WelCom News
A newspaper for the Wellington and Palmerston North Catholic Dioceses

Catholic pioneers: Fr Jean-Baptiste Rolland SM

Church History

Mgr John Broadbent

September 2013

Born on 8 December 1834 in Sivery, France, Jean-Baptiste Rolland was ordained a priest in 1861.

Fr Rolland felt called to missionary work and soon after his ordination he joined the Society of Mary.

He travelled to New Zealand via Sydney in 1864 and was appointed to Napier under Fr Jean Forest. Here, Fr Rolland learned English and Maori.

This was during New Zealand’s Land Wars and Fr Rolland was appointed chaplain to the Irish Catholic soldiers and their families stationed in Napier. This chaplaincy compromised his contact with Maori and it took him a while to pick up the language, though he is reported to have become fluent in English.

The following year, 1865, Bishop Viard appointed Fr Rolland missionary rector of New Plymouth. He continued his chaplaincy work to the Catholic soldiers and their families around Taranaki.

In his report of 21 August 1868, the controversial commander of No 5 Division of the Armed Constabulary, Major Gustavus von Tempsky, singled out Fr Rolland for his exceptional courage under fire as he tended the wounded – Catholic and protestant – on the battle line.
Fr Rolland was present at the battle at which von Tempsky was himself killed a few weeks after writing his report.

In 1869 Fr Rolland bought a farm at Koru, south of New Plymouth, where he founded a Catholic boys’ school and a monastery for widower and single soldiers which he organised as a religious community.

Unfortunately, Fr Rolland’s transfer to the West Coast of the South Island in 1872 meant the closure of the school. The monastery was also abandoned. However, several single men continued to live there for some years, but there is now no trace of the monastery.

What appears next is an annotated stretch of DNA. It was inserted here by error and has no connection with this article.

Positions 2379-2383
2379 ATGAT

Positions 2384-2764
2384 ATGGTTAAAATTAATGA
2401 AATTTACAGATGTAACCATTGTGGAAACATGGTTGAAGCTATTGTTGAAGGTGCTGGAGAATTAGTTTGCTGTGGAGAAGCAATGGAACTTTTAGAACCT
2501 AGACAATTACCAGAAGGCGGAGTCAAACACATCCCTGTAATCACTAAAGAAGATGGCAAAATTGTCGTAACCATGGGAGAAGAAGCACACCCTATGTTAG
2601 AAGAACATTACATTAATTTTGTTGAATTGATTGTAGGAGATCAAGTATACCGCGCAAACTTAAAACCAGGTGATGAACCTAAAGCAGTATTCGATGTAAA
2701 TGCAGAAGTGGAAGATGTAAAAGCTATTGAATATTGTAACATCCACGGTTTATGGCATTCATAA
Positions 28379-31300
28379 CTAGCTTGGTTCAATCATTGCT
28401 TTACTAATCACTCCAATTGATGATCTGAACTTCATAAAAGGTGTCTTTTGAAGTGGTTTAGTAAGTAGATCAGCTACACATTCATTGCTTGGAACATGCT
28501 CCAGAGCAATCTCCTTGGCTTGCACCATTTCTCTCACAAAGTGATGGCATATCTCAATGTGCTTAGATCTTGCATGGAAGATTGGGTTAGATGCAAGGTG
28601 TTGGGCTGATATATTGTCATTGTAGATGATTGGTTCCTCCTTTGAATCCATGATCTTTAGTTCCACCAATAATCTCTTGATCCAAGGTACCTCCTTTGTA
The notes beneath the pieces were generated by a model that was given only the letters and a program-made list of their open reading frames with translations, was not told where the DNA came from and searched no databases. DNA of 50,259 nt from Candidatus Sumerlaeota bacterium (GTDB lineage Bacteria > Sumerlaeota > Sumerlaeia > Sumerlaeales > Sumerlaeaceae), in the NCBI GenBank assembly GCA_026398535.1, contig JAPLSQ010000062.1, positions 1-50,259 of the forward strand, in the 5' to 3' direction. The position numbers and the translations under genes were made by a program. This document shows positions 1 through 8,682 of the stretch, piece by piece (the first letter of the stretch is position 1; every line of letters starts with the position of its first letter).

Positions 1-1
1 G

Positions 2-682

On the West Coast of the South Island, Fr Rolland was appointed to Ahaura in the upper Grey Valley where already, strangely enough, there was an academy for boys and girls which later became a boarding school. This was closed 10 years later in 1883 because the new Bishop Francis Redwood wished to concentrate all his resources in St Patrick’s College, opened two years later in Wellington.

Fr Rolland then became parish priest of Reefton where he spent 19 happy years, loved by his people.

During his life, several friends tried to get him official recognition for his long and dedicated service as a military chaplain. Without any apology at his death on 13 July 1903 the Armed Constabulary gave him a full military funeral before his burial in Reefton.

For his day Fr Rolland seems to have been a man of extraordinary vision, founding a boarding school, a monastery and a flourishing academy in the remote West Coast of the South Island in the 1870s and 1880s. It was only his removal from the places where these institutions were thriving that caused their ultimate failure.

The vision remains for us to admire.